An exhibition entitled "The Silk Path: Trade, Travel, War and Faith" has opened in the British capital. It has been organized by the British Library and the British Museum, and will run through September 12.
According to curator Susan Whitfield, the exhibition features items from China, Japan, India and France. About 300 manuscripts, printed books, decorative artworks, and other objects dating from the period of flourish of the Silk Path have been put on display in the British Library.
Since the Silk Path linked Spain in the west with China in the east and Samarkand in the north with India in the south, the British Library's exhibition brings together artifacts from various cultures and historical periods, including Chinese books, silk prints representing Christian saints, and Persian glass wares, to give just a few examples.
Ms. Whitfield is also in charge of the international project Dunhuang, which is being pursued by the British Library in conjunction with scholars from other countries and whose aim is to study the life and history of the countries and regions crossed by the Silk Path in the first millennium AD.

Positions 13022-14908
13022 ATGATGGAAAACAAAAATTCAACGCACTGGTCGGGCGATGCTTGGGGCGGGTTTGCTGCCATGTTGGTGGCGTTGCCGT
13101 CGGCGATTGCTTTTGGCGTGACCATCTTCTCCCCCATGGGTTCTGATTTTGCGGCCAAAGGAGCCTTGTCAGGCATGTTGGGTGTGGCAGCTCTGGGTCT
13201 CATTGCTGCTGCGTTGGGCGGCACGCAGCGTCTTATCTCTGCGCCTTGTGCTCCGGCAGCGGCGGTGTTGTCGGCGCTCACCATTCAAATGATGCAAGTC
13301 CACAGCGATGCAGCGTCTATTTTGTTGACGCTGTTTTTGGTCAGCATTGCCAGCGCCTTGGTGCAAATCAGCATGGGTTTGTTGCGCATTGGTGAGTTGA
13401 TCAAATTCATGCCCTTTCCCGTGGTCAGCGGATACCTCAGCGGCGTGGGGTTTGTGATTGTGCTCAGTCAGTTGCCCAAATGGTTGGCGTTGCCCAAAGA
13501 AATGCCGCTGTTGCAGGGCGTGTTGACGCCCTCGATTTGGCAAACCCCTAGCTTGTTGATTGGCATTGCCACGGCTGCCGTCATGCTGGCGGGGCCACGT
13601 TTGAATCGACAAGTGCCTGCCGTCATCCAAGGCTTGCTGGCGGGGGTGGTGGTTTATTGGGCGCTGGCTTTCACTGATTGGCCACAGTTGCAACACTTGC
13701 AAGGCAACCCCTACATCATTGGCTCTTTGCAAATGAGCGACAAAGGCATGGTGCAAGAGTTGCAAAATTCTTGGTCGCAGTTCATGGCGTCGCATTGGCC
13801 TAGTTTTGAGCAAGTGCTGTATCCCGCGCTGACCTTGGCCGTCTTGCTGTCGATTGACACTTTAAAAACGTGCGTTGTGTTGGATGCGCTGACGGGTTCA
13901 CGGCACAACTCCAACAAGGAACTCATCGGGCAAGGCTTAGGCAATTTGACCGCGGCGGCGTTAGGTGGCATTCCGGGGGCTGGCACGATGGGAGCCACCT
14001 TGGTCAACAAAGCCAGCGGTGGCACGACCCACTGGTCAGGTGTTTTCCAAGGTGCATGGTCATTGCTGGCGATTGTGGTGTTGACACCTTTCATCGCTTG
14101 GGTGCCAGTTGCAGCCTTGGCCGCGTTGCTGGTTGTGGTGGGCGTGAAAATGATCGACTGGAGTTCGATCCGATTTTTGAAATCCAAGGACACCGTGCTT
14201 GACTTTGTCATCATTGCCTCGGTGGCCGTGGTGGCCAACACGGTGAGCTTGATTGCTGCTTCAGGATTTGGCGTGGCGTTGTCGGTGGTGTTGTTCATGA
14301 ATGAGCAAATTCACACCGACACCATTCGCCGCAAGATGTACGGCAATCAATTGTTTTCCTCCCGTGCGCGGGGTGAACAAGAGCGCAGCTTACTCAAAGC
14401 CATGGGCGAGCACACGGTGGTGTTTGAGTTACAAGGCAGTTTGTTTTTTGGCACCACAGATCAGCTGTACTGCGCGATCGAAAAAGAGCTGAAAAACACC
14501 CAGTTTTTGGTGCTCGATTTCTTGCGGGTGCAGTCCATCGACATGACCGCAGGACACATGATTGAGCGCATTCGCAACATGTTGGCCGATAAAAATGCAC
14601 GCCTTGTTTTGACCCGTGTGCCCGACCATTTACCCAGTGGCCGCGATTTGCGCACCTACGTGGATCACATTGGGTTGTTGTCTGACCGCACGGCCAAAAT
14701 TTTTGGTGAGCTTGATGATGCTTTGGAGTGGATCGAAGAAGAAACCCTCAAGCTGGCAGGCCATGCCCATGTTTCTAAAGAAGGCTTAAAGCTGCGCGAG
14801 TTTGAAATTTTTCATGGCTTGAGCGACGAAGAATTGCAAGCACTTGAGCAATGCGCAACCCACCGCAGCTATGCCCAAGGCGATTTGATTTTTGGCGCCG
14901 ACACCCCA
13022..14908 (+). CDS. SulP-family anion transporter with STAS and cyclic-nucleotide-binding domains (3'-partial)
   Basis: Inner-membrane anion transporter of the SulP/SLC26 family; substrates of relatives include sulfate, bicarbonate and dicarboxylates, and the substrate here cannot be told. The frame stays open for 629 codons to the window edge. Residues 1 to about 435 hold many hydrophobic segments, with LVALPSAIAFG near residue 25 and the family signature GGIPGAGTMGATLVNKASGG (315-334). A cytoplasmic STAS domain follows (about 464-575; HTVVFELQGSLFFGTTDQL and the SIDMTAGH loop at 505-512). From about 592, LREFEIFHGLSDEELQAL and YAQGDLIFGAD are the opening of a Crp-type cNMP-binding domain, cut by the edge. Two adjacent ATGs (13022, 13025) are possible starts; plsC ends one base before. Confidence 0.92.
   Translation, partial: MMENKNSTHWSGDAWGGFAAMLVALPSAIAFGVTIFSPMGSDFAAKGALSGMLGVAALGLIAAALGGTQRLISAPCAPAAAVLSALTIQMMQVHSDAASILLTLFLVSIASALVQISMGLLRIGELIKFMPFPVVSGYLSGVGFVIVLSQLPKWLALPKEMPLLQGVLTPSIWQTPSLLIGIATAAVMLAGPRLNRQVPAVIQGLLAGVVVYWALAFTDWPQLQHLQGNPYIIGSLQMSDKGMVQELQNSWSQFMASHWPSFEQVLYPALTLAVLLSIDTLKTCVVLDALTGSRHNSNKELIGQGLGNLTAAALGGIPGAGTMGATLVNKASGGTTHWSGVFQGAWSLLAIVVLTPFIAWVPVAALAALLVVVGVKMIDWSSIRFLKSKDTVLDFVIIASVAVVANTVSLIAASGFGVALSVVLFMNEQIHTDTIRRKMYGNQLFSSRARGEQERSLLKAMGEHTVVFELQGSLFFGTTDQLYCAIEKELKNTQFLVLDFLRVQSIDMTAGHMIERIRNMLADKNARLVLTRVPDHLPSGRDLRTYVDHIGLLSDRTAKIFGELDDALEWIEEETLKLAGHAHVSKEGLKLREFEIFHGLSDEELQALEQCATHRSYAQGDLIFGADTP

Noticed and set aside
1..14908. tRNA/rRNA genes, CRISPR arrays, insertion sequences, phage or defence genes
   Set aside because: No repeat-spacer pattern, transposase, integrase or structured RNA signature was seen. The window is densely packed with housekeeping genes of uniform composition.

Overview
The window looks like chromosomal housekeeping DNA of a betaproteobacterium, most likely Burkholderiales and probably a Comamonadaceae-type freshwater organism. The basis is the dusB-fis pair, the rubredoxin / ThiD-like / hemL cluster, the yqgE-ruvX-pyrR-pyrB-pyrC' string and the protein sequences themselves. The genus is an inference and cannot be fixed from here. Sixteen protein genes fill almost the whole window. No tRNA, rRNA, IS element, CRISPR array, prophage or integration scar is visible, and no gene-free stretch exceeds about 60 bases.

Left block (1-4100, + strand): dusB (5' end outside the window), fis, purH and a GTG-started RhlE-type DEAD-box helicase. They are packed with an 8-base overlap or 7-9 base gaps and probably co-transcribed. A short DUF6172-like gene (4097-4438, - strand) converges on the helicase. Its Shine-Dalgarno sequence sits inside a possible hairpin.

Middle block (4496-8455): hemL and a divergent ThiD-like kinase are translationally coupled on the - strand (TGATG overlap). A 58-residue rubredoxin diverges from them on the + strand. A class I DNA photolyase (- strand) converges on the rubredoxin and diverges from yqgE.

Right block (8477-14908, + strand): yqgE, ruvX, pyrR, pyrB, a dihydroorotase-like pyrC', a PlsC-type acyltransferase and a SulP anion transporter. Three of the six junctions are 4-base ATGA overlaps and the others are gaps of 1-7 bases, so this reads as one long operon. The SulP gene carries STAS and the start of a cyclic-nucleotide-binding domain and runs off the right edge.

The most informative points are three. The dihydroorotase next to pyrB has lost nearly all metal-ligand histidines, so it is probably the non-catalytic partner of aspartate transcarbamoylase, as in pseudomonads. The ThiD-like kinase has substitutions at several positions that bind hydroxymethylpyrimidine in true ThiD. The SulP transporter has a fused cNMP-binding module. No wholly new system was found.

A computer database listing archeological finds all along the Silk Path will be compiled in St. Petersburg before the end of this year, Ms. Whitfield revealed in a RIA interview. According to her, the St. Petersburg branch of the Institute of Oriental Studies, at the Russian Academy of Sciences, holds thousands of period manuscripts obtained by Russian expeditions in the first half of the 20th century.
Similar databases are already up and running at the British Library and the Chinese National Library, our interviewee said. According to her, the conversion of available images into the digital format, the preparation of captions, and systematization will begin in St. Petersburg with the next few months; the whole process of database creation will take about six months to complete. Ms. Whitfield did not say anything about the sources of financing the work, but it seems likely that the Dunhuang project she is running will cover all the expenses.
More than 3,500 people were detained during unprecedented mass protests that swept across all of Russia in support of Alexey Navalny on January 23